• Blockly is a fun and free way to learn computer programming.
  • Scratch seems to be many schools’ and parents’ go-to site when teaching kids coding… so instead of just playing games they can make their own.
  • Top 10 Literacy and Numeracy resources on ABC Education.
  • And some great tips FOR TEACHERS from psychologist Andrew Fuller on successfully engaging with students via remote learning.
  • For younger children, this app includes over 1000 fun activities (called moments) for parents to do with their child as well as tips for parents that turn everyday moments into brain building opportunities.
  • Dr Prue Salter (a specialist in study skills) has released a free video series answering the most commonly asked FAQs to help Years 7-12 families make the learning taking place at home as effective as possible this term.

Planning your ‘staycation’

As many of us will now be enjoying our Easter break (or spring break for the northerners) from home. Here are some suggestions for things you can do as a family as you enjoy your staycation rather than your traditional vacation.

  • Take a virtual trip (and visit destinations anywhere from The Great Wall of China to the Great Barrier Reef, Taronga Zoo or The Louvre in Paris). Click here to take a virtual trip now.
  • If you had a camping trip planned this Easter, perhaps set up camp in your lounge room or backyard or on the deck. Or have some fun recreating the holiday experience that you perhaps had to cancel, like this family from the US did when their trip to Disney World was called off (you don’t have to go quite that far but if you have the energy and imagination you may as a family have some fun in the process!)
  • Why not take the family on a journey with Russia’s amazing Bolshoi Theatre?
  • Bring Cirque du Soleil into the lounge room!
  • Adventure Reels have curated a movie playlist of adventure films for the kids.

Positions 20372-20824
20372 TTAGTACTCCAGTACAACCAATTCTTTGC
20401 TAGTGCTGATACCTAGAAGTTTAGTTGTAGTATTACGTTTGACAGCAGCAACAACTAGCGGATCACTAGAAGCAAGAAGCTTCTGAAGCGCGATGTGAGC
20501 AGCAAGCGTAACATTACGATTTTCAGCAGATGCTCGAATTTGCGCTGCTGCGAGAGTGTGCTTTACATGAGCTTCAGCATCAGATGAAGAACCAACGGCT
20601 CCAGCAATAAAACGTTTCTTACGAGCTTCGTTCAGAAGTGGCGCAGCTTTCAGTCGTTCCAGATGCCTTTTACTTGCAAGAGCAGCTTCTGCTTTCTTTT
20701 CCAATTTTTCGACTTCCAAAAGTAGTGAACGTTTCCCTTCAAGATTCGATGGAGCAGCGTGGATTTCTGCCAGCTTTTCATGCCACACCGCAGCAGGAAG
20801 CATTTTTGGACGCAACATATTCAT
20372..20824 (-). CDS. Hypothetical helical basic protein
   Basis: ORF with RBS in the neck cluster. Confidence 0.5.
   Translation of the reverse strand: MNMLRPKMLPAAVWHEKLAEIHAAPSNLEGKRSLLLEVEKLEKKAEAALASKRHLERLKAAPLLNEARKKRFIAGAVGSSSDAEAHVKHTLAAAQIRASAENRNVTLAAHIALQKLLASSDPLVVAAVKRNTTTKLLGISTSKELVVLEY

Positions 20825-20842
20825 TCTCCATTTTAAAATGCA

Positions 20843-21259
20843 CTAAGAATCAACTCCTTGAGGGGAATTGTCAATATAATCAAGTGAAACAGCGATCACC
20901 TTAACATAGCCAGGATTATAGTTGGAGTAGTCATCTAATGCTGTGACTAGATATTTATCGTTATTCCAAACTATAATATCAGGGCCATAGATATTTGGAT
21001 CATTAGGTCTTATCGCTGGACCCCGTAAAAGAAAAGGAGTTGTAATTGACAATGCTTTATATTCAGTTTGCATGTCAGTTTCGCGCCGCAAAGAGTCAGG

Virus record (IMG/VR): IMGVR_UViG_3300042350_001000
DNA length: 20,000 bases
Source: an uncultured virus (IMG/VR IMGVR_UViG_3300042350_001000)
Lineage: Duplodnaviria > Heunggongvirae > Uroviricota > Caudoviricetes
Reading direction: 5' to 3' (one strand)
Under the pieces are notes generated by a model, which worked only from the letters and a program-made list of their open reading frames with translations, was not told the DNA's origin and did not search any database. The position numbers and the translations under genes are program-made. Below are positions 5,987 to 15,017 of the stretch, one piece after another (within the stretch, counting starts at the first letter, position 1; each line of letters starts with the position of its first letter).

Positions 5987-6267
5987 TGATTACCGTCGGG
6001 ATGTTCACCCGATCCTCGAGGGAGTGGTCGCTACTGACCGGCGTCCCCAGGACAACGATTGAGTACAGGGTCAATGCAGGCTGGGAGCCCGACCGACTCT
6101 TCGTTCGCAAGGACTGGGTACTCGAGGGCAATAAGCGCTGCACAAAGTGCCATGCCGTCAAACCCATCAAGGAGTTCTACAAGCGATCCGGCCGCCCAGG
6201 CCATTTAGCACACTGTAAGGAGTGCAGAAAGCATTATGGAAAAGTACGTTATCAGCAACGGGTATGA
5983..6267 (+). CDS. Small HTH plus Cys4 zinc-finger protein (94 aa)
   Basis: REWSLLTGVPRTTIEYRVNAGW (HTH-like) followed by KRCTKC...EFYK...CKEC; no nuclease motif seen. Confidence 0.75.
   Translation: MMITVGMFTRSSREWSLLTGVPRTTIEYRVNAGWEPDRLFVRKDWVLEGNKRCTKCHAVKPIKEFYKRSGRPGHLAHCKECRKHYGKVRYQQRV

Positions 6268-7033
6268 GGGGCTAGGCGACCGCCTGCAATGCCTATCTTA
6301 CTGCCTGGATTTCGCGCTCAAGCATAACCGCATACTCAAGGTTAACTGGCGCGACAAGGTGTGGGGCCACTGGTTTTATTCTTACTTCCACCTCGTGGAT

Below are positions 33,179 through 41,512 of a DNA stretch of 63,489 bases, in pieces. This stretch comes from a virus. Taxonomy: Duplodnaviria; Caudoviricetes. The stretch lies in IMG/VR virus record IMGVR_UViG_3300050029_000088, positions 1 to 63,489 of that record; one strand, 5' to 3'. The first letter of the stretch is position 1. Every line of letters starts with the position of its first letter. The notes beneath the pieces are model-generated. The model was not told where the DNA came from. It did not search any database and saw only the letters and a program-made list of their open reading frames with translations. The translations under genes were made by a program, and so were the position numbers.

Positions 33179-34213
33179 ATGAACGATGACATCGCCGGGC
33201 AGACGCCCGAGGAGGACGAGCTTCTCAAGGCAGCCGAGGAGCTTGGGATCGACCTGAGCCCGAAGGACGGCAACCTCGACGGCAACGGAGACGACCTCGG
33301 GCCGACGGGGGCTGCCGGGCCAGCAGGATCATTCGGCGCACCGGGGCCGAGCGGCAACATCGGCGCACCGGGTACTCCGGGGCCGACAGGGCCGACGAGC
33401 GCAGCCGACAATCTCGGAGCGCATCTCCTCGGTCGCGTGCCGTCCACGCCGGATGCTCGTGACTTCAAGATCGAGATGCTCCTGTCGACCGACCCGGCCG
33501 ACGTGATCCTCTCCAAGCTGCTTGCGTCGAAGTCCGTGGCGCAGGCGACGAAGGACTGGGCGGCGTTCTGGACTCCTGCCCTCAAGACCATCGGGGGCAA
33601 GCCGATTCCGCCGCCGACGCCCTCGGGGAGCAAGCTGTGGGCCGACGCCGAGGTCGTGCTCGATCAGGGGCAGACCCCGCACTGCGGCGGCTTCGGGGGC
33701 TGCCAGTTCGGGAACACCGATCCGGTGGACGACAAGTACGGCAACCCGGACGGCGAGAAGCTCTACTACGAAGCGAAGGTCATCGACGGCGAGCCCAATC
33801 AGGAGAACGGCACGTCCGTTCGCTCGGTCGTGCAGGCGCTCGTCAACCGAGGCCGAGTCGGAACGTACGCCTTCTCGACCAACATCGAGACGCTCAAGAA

Staying connected to nature

Getting kids reading & listening

Staying fit and healthy and calm and mindful

  • Maggie’s daughter-in-law put her onto Workout Work In, a ‘holistic online 45 minute practice that increases your heart rate by working out,
    and improving your head space, by working in’. Maggie said it was especially wonderful for mums with newborns… the program is run by Sydney mum of three Vanessa Quayle.
  • Lots of people in our community have mentioned Cosmic Kids Yoga… They provide yoga, mindfulness and relaxation activities specially created for kids aged 3+.
  • Go Noodle engages 14 million kids every month with movement and mindfulness videos created by child development experts. And it’s free.
  • Have a dance off with your kids, like this dad – bound to get the endorphins flowing!
  • The Body Coach Joe Wicks is putting together daily workouts for kids called PE with Joe on his YouTube channel (he also has workouts for adults and one especially for seniors so worth checking out).
  • I am an ambassador for Smiling Mind and they have some wonderful audio tracks to help the whole family be more mindful and feel a lot less anxious and calm. Check out their free app.
  • Chalk drawings and messages on pavements are a great way to get kids outside and into a mindful, creative mindset. Stone & Sprocket give some pedagogy tips on how to get started.
  • Head & Heart Mindfulness are offering a free Kids Mindfulness Journal. This is a wonderful gifts for kids everywhere!
  • The University of Western Australia’s KIDDO program offers free, high-quality resources for parents and educators to help children to have fun being active at home. Check out this video overview of their activity booklet.
  • The Get a GRIP free online program aims to teach children how to manage anxiety.

Getting crafty and cooking

Here are some ideas for getting kids into craft and in the kitchen:

Phew! Well that should be enough to keep you busy for a little while.

Remember don’t set the bar too high… try to have fun in isolation and allow yourself some down time to feel all the other feelings too.

Stay connected to friends and family, prioritise sleep, exercise and nutritious food. Make some time every day to rest and, whatever you’re doing, take it slow.